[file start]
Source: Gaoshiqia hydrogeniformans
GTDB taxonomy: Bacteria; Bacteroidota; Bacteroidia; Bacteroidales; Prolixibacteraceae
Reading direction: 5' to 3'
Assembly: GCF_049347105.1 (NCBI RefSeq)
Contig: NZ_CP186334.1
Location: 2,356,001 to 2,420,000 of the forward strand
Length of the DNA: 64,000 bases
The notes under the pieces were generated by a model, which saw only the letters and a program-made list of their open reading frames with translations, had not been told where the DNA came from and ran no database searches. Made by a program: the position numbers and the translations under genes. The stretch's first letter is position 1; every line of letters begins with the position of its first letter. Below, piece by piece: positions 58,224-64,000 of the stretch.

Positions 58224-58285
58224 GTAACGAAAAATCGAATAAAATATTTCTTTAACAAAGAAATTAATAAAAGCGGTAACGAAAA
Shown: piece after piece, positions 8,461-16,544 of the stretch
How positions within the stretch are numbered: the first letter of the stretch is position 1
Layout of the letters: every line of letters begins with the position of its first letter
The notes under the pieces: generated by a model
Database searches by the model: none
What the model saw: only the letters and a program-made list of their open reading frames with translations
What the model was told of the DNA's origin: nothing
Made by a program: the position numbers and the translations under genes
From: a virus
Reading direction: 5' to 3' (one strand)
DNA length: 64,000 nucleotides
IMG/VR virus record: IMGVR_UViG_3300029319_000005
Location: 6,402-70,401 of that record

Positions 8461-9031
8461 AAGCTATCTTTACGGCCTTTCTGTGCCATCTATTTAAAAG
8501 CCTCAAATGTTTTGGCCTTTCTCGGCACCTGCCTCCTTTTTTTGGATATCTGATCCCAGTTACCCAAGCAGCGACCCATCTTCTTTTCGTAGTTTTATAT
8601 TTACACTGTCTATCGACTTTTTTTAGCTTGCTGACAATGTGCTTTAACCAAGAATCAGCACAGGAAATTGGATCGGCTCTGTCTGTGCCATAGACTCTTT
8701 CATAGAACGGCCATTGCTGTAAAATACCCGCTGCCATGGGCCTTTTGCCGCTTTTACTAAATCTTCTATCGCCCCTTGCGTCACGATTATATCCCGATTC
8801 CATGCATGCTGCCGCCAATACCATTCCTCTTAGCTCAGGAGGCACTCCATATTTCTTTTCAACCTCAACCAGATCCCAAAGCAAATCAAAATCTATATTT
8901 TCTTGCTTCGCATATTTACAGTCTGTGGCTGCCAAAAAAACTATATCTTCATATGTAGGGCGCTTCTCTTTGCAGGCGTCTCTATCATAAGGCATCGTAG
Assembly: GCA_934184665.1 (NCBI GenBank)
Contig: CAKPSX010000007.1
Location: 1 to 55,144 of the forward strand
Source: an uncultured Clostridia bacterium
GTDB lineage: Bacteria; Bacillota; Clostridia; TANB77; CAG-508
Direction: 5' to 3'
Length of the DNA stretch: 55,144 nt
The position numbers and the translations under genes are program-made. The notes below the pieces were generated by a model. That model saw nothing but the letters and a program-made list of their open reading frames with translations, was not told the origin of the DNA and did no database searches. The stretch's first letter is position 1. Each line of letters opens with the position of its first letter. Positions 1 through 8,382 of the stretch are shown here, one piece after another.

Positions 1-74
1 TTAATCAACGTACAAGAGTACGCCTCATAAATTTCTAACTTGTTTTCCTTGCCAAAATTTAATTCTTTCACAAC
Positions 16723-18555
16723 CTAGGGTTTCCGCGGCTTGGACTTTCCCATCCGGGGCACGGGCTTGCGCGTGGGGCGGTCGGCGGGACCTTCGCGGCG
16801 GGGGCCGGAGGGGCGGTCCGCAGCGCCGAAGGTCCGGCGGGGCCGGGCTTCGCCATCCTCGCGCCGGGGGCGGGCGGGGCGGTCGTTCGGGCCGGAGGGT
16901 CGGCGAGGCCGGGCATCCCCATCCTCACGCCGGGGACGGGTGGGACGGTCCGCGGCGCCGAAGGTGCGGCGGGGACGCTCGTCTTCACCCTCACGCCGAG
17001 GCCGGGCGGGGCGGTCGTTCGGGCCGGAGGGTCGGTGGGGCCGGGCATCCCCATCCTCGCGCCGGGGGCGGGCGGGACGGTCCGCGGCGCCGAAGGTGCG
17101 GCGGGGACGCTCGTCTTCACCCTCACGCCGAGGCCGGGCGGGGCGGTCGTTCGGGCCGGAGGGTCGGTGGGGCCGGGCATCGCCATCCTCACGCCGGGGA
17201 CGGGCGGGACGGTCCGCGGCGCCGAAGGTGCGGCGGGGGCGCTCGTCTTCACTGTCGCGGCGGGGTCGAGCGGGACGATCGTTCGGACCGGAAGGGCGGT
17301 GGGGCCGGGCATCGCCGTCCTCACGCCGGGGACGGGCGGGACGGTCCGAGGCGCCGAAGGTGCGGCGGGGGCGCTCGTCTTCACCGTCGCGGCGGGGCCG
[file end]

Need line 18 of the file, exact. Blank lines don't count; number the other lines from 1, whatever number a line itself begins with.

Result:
Made by a program: the position numbers and the translations under genes